A cafetiere is such a pure and wonderful way to make a cup (or three) of coffee. You chuck in some ground coffee, some hot water, plunge it out, and voila.
But if you're new to the art of the French Press, it can be intimidating. Or perhaps you've been doing it wrong all this time?
Either way, here's a quick tutorial.
Whatever you like best, really, but there are some guidelines, particularly around the roast. Generally speaking, you want a bean that's suitable for Americano, which means nothing too bitter. That means you'll want to avoid extra dark roasts or anything with too much robusta. Our El Capitan bean, for example, is better for milky drinks and is a bit dark for a cafetiere, even though it's 100% arabica.
Basically, you just want to avoid a fine espresso grind. If your grind is too fine, the coffee will over-extract and taste bitter. A bit like leaving a tea bag in too long. Any ground coffee from the shop (or indeed any of ours) should be fine as long as it's not specifically labelled with an espresso grind.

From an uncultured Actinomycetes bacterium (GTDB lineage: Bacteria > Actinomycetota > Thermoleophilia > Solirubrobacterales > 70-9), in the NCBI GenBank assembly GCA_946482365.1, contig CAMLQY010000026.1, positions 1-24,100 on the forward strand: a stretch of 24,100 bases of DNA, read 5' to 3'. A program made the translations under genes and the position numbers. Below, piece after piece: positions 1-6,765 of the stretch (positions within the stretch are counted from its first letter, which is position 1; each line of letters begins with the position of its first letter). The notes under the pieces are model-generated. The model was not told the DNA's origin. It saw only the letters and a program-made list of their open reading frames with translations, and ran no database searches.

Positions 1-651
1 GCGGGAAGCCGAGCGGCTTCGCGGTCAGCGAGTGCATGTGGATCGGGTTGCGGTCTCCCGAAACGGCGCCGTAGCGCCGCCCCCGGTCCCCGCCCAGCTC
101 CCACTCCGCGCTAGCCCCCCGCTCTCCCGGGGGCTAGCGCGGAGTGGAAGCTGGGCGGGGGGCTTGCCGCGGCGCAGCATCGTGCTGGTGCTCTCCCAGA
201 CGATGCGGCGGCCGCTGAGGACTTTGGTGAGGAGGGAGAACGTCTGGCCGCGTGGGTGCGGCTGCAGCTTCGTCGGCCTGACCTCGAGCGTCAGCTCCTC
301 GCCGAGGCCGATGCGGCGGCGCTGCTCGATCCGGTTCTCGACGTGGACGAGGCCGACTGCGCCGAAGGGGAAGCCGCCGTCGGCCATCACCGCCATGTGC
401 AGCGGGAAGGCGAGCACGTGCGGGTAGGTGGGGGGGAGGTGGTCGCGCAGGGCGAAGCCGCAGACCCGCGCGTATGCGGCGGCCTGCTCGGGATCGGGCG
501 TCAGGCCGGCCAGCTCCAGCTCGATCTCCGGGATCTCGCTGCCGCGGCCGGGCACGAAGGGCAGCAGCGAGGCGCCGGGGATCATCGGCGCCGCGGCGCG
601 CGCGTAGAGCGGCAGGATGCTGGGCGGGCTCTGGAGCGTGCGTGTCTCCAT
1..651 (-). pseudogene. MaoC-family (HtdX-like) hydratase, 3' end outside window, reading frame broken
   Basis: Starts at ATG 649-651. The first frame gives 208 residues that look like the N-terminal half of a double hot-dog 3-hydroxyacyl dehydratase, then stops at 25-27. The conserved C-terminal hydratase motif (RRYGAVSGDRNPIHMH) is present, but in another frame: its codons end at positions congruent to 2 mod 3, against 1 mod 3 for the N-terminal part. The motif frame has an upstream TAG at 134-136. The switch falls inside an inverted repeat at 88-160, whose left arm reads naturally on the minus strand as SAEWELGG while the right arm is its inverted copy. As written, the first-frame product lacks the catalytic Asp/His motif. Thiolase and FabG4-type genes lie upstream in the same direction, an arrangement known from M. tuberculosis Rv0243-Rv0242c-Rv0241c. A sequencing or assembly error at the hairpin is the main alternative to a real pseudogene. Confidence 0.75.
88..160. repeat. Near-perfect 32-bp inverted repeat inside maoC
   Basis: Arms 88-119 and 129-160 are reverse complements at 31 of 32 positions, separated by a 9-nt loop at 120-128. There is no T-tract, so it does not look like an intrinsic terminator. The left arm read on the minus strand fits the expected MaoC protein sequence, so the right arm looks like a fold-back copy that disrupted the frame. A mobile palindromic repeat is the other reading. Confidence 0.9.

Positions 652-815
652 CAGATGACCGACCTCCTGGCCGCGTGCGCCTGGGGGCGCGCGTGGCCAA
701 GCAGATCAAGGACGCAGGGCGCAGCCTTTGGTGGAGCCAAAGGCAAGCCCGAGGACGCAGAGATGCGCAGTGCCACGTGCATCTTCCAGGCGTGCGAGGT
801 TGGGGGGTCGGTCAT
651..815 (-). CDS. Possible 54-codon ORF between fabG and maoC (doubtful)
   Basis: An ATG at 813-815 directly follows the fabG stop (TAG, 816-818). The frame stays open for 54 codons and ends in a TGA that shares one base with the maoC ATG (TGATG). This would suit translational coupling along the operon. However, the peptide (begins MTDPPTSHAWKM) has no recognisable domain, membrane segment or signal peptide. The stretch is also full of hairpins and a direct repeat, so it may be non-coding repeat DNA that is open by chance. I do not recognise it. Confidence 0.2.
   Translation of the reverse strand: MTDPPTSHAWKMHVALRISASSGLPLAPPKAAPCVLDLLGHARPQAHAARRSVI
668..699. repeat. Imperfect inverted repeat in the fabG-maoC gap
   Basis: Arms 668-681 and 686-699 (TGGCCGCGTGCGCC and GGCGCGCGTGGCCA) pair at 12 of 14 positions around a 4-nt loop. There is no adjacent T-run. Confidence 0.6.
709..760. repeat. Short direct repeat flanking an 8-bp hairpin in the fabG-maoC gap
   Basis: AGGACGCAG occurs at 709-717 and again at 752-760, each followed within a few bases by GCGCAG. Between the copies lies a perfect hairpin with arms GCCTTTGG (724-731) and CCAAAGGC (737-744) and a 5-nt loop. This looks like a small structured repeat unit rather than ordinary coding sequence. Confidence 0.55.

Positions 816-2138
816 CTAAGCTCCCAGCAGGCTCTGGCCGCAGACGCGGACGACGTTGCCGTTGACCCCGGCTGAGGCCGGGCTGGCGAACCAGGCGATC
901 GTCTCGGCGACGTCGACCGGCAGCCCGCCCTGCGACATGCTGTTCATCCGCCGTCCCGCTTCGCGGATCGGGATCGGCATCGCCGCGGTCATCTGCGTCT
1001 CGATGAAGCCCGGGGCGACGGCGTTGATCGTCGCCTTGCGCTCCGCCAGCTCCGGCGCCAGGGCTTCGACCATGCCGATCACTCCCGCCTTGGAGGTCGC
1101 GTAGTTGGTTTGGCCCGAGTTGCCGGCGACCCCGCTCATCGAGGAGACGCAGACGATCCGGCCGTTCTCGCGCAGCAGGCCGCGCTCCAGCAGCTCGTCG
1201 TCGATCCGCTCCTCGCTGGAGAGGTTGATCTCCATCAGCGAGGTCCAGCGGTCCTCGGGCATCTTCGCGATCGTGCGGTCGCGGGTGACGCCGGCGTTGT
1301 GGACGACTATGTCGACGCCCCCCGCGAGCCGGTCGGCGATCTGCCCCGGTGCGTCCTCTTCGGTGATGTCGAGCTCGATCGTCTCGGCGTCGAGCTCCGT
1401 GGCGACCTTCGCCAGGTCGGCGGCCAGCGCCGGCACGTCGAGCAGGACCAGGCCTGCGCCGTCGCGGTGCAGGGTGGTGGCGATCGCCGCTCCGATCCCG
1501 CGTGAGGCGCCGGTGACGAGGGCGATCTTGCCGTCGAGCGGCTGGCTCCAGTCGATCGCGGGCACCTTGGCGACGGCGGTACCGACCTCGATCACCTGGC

Opinions vary pretty widely on this one, but you're most people prefer between one teaspoon and one tablespoon per mug. 8.9 grams is the technically correct answer, but like everything, it really just depends on how you like your coffee.
Not boiling hot! Unlike tea, you don't want the water going in the cafetiere to be boiling hot. Ideally, you want the water temperature to be around 96 degrees Celcius. If you let the water come off the boil, then put the grounds in the cafetiere, there's just the right amount of time to wait for it to cool down a few degrees.
Again, this can be open to interpretation, but I find that leaving it exactly four minutes is ideal. Keeping this time constant allows you to experiment with other elements of the recipe (roast type, grind coarseness, coffee volume) while keeping one aspect consistent.
We've not produced a video on this, because there are already 17,800 search results for that. Here are a couple good ones, though.